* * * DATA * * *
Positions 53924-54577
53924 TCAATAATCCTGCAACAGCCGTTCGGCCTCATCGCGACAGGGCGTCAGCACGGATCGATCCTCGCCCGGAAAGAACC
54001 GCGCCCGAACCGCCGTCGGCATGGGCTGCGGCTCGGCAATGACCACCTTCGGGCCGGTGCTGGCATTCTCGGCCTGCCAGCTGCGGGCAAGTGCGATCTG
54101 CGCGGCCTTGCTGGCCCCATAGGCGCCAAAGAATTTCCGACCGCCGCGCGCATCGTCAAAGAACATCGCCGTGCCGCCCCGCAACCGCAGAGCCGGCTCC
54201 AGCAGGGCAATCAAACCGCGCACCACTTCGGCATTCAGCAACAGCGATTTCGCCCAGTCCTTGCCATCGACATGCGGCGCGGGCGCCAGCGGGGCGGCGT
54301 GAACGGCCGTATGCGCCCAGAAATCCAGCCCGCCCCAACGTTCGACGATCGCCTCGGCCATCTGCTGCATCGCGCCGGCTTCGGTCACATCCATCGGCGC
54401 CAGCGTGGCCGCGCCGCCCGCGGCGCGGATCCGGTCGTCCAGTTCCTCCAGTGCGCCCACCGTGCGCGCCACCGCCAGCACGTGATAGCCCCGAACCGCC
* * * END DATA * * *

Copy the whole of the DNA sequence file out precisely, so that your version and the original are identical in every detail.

Positions 53924-54577
53924 TCAATAATCCTGCAACAGCCGTTCGGCCTCATCGCGACAGGGCGTCAGCACGGATCGATCCTCGCCCGGAAAGAACC
54001 GCGCCCGAACCGCCGTCGGCATGGGCTGCGGCTCGGCAATGACCACCTTCGGGCCGGTGCTGGCATTCTCGGCCTGCCAGCTGCGGGCAAGTGCGATCTG
54101 CGCGGCCTTGCTGGCCCCATAGGCGCCAAAGAATTTCCGACCGCCGCGCGCATCGTCAAAGAACATCGCCGTGCCGCCCCGCAACCGCAGAGCCGGCTCC
54201 AGCAGGGCAATCAAACCGCGCACCACTTCGGCATTCAGCAACAGCGATTTCGCCCAGTCCTTGCCATCGACATGCGGCGCGGGCGCCAGCGGGGCGGCGT
54301 GAACGGCCGTATGCGCCCAGAAATCCAGCCCGCCCCAACGTTCGACGATCGCCTCGGCCATCTGCTGCATCGCGCCGGCTTCGGTCACATCCATCGGCGC
54401 CAGCGTGGCCGCGCCGCCCGCGGCGCGGATCCGGTCGTCCAGTTCCTCCAGTGCGCCCACCGTGCGCGCCACCGCCAGCACGTGATAGCCCCGAACCGCC